• A foreign national will be required to use only one passport or travel document for all registrations filed on their behalf. If USCIS determines that registrations were submitted for the same foreign national using different identifying information, the agency may find those registrations invalid and deny or revoke any associated H-1B petition(s).
  • A travel document may only be used in lieu of a passport where a foreign national is not able to be issued a passport, for example a stateless individual or refugee.
  • Foreign nationals must register using the passport or travel document they plan to use to enter the United States, including if they are in the United States at the time of registration and will subsequently depart.
  • At the H-1B filing stage, the H-1B petition must contain and be supported by the same identifying information that was provided in their selected registration. This means a copy of the passport used for registration must be included in the H-1B petition. However, USCIS has the discretion to permit changes in identifying information in instances including, but not limited to, a legal name change due to marriage, change in gender identify, or a change in passport number or expiration date due to renewal or replacement of a passport.

Strengthening DHS’s ability to deny or revoke H-1B petitions and invalidate registrations

DHS has also tightened several other rules that combat misrepresentation or fraud in the H-1B process. Under the final rule:

  • A prospective petitioner may only submit one registration per beneficiary in any fiscal year. This rule applied to H-1B petitions under the prior rule, and now extends to H-1B cap registrations.
  • USCIS may deny or revoke the approval of an H-1B petition if it determines at any time that the H-1B cap registration fee is declined, not reconciled, disputed, or otherwise invalid.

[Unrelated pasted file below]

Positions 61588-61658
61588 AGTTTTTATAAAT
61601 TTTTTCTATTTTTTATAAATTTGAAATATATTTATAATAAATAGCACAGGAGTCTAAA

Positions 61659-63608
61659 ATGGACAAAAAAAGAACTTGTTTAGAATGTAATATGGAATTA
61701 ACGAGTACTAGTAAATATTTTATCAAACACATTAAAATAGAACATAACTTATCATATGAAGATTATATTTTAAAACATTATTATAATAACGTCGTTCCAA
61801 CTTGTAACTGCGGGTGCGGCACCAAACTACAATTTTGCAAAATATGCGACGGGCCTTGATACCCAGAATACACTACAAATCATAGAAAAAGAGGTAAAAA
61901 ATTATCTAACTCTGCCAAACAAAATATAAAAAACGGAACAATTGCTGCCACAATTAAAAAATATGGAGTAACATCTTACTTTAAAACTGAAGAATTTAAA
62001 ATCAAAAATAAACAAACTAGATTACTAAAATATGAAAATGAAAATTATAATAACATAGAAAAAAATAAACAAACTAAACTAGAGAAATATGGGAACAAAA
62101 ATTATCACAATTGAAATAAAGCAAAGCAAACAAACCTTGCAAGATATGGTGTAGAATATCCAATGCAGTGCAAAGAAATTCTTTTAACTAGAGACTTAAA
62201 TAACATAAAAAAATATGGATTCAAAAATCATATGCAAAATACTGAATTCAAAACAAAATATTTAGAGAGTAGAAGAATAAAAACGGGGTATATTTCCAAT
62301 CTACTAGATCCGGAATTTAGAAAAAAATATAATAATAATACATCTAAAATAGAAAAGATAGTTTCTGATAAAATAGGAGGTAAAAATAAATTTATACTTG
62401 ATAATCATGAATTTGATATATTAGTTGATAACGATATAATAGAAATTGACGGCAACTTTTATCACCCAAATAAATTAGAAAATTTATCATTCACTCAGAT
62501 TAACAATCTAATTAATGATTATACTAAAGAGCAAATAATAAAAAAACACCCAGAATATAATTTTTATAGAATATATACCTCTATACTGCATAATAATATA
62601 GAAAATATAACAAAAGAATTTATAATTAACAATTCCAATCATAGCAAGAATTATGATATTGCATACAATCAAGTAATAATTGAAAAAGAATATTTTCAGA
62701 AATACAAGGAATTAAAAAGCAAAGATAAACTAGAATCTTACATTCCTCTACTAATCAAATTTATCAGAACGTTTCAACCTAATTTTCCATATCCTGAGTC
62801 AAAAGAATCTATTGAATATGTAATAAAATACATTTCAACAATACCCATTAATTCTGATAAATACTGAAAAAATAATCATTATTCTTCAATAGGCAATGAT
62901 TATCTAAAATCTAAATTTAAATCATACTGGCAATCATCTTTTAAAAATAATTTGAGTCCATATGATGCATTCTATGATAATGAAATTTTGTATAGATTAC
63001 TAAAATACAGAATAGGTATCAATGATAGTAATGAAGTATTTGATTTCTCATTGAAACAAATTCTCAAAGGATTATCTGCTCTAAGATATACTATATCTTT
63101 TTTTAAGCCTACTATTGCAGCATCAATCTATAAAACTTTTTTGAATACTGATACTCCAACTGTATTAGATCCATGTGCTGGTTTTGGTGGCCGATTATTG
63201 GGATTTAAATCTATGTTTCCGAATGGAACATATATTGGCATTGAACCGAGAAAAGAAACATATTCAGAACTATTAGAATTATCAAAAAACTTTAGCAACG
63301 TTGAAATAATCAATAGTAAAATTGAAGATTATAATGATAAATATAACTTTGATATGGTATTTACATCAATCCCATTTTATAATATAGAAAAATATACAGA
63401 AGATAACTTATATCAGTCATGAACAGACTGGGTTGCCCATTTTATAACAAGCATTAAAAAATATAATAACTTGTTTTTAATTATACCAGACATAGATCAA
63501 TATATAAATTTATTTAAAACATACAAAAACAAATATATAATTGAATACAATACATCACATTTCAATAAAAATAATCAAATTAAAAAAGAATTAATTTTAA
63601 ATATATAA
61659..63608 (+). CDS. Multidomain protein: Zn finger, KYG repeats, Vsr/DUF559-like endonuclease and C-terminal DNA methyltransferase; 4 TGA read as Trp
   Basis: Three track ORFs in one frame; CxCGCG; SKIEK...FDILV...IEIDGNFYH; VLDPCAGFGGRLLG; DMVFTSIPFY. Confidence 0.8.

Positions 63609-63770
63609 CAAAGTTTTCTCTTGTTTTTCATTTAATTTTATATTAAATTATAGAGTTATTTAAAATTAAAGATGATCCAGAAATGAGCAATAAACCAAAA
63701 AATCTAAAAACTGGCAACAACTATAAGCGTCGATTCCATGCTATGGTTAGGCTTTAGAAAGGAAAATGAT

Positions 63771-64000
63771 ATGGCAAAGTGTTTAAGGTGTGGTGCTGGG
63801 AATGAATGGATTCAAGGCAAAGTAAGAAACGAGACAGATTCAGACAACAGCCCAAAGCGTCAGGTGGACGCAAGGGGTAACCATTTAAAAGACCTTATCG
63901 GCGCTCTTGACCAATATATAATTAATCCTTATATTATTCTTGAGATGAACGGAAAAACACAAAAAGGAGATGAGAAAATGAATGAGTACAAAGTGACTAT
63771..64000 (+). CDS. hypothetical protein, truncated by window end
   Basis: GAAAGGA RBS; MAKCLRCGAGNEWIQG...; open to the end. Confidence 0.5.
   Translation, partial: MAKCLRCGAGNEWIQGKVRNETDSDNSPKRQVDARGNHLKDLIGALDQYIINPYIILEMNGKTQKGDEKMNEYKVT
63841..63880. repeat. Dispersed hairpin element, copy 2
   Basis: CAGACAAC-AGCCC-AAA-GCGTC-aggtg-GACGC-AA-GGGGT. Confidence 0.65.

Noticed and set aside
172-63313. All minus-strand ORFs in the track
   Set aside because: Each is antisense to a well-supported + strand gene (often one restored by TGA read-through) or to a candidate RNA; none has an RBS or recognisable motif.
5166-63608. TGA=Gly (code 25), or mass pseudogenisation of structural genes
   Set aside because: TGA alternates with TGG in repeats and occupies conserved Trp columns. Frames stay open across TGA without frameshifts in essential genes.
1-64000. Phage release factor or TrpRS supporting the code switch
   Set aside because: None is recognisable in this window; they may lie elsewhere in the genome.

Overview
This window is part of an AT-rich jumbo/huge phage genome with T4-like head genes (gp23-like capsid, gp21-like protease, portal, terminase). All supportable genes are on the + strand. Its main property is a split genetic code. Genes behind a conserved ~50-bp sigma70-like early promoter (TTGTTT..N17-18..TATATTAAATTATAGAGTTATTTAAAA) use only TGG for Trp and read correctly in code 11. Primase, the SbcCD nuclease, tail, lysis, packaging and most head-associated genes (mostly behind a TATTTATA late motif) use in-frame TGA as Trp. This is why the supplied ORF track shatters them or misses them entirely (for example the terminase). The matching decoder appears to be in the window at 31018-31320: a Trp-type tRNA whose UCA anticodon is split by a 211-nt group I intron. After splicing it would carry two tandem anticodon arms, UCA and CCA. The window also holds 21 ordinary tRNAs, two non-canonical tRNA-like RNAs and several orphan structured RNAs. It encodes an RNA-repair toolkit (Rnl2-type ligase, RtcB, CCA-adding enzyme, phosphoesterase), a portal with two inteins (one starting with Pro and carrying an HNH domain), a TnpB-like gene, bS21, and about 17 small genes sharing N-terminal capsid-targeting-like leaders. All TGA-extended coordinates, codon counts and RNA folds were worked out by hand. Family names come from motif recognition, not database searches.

• USCIS codifies its ability to deny or revoke an H petition if statements in the petition, corresponding H-1B registration, Labor Condition Application (LCA), or temporary labor certification are found to be inaccurate, misrepresented, or otherwise invalid. This includes circumstances where the attestations contained in an H-1B registration are determined to be false.

For now, DHS chose not to finalize its proposed prohibition on related entities filing registrations for the same foreign national in the same fiscal year. DHS says it may finalize this proposal in a subsequent final rule.  

H-1B modernization provisions not included in this rule

USCIS plans to issue one or more subsequent rules on the remaining elements of the H-1B modernization proposed rule, including proposed changes to the definitions of H-1B specialty occupation, employer-employee relationship, bona fide H-1B employment, and cap-gap protection changes, among others.

What the final rule means for employers and foreign nationals

DHS has stated that preventing misuse of the H-1B cap registration system is a high priority for the agency, and this first rule implements several measures aimed towards that goal. Employers should work closely with prospective FY 2025 H-1B cap beneficiaries to ensure they have valid passports or travel documents and that they are aware of the new parameters of the new beneficiary-centric system.

Though USCIS has announced the FY 2025 H-1B cap registration period of March 6 to March 22, and that the new H-1B organizational account system will become live on February 28, more information on FY 2025 H-1B cap changes is anticipated in the coming weeks.